- Bee, Sunflower Chimney Bee, Diadasia enavata
- Blackberry, Armenian Blackberry, Rubus armeniacus [red canes]
- Black Phoebe, Sayornis nigricans
- Bristly Oxtongue, Helminthotheca echioides
- California Quail, Callipepla californica
- Cancerwort, Sharp-Point Fluellen, Kickxia elatine
- Chicory, Cichorium intybus
- Denseflower Willowherb, Epilobium densiflorum [small, dense, pinkish flowers]
- Drippy Nut Disease, Lonsdalea quercina [Proteobacteria]
- Flat-Topped Honeydew Gall Wasp, Disholcaspis eldoradensis
- Floating Primrose-Willow, Ludwigia peploides
- Freshwater Apple Snails, Family: Ampullariidae
- Great Egret, Ardea alba [flew up onto an electrical box along the road]
- Hayfield Tarweed, Hemizonia congesta [white]
- House Finch, Haemorhous mexicanus
- Killdeer, Charadrius vociferous
- Ladybeetle, Seven-Spotted Lady Beetle, Coccinella septempunctata
- Lesser Goldfinch, Spinus psaltria
- Mantis, Mediterranean Mantis, Iris oratoria [thin ootheca]
- Milkweed, Narrowleaf Milkweed, Asclepias fascicularis
- Mud-Dauber Wasp, Sceliphron sp. [black and yellow]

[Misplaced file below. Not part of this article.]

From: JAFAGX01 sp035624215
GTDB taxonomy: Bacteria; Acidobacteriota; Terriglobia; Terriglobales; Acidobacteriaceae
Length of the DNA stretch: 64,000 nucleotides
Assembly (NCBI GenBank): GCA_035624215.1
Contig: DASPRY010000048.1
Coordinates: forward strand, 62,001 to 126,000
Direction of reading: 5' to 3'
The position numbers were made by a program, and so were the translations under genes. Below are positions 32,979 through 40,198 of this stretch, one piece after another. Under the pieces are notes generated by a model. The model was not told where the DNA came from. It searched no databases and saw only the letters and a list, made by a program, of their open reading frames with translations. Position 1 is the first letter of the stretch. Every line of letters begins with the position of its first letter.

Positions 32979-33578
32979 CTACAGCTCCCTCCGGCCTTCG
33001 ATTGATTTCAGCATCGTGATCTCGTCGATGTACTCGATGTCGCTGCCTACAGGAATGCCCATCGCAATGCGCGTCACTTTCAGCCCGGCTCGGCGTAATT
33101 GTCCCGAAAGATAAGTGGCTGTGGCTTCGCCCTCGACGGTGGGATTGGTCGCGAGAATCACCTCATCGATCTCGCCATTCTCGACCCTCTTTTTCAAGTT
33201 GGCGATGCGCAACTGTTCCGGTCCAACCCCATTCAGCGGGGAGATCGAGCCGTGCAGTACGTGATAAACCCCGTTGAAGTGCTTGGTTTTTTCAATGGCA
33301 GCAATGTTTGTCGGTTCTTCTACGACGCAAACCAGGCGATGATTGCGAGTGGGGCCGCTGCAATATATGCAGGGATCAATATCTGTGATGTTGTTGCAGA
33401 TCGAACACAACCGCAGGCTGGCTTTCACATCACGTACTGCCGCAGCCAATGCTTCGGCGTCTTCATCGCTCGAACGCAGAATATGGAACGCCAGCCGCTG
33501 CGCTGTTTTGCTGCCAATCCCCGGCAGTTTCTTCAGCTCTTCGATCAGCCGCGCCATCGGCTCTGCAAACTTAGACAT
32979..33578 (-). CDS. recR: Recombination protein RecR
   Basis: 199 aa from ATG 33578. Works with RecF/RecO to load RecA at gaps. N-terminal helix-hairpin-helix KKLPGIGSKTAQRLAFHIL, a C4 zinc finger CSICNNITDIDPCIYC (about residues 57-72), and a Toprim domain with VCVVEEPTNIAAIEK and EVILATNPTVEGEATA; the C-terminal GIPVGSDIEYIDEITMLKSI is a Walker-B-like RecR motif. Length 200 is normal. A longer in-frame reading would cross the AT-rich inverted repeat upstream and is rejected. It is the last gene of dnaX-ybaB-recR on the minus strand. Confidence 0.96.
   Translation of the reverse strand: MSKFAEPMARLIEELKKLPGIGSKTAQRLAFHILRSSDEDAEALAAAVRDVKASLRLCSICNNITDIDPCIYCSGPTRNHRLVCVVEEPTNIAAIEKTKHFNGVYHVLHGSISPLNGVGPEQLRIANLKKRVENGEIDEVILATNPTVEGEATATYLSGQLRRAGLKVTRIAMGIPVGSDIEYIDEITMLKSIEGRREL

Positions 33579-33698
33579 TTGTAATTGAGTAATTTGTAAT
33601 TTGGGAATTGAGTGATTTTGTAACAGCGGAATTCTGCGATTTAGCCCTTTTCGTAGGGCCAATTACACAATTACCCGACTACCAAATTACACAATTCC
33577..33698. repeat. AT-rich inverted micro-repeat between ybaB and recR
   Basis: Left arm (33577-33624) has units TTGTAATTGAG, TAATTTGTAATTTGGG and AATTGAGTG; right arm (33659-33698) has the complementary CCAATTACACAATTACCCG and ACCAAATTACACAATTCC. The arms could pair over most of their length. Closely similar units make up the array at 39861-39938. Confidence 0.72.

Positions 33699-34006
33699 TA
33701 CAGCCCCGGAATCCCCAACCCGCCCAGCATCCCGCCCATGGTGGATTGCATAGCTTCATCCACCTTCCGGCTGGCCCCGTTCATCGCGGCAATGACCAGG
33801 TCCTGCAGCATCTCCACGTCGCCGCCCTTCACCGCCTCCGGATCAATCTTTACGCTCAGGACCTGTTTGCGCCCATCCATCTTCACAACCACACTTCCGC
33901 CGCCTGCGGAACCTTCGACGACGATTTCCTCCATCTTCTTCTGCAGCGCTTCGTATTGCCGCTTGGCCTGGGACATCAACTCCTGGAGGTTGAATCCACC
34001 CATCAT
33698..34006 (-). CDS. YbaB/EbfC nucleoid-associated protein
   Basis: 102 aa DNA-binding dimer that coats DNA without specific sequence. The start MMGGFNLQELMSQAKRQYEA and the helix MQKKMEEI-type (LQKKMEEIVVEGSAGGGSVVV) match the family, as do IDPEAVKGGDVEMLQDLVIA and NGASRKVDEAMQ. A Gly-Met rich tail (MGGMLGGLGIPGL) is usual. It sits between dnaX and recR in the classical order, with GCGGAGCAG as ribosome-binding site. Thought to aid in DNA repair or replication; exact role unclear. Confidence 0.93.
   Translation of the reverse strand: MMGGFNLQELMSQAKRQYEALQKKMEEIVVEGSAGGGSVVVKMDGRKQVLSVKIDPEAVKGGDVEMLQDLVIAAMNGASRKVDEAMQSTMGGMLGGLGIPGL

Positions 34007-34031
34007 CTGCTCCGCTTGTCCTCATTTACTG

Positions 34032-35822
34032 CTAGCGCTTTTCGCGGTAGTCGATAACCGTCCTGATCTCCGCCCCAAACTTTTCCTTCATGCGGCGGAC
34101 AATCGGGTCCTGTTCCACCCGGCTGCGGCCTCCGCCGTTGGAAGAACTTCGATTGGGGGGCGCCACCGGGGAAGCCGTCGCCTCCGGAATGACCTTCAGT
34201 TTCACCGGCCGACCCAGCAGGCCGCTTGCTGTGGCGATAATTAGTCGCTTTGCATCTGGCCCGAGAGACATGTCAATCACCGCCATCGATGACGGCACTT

- Oak Apple, California Gall Wasp, Andricus quercuscalifornicus
- Oak, Valley Oak, Quercus lobata
- Paper Wasp, Black Paper Wasp, European Paper Wasp, Polistes dominula
- Prickly Lettuce, Lactuca serriola
- Red Cone Gall Wasp, Andricus kingi
- Red-Tailed Hawk, Western Red-Tailed Hawk, Buteo jamaicensis calurus [several hunting along the road]
- Ring-Necked Pheasant, Phasianus colchicus [heard]
- Rio Grande Wild Turkey, Meleagris gallopavo intermedia [along the road]
- Rose Rosette Disease (RRD), Rose rosette emaravirus [carried by mites]
- Rose, California Wild Rose, Rosa californica [pink]
- Round Gall Wasp, Burnettweldia washingtonensis [on valley oak]
- Skeletonizing Leaf and Flea Beetles, Subfamily: Galerucinae
- Small Milkweed Bug, Lygaeus kalmii
- Snowy Egret, Egretta thula
- Sparrow, Song Sparrow, Melospiza melodia [heard]
- Spined Turban Gall Wasp, Cynips douglasii [summer gall, pink, spikey top]
- Sunflower, Common Sunflower, Helianthus annuus
- Swallow, Tree Swallow, Tachycineta bicolor
- Tick, American Dog Tick, Dermacentor variabilis
- Tricolored Blackbird, Agelaius tricolor
- Virginia Opossum, Didelphis virginiana
- Vole, California Vole, Microtus californicus eximus
- Western Black Widow Spider, Latrodectus hesperus
- Western Spotted Orbweaver, Neoscona oaxacensis
- Yellow Wig Gall Wasp, Druon fullawayi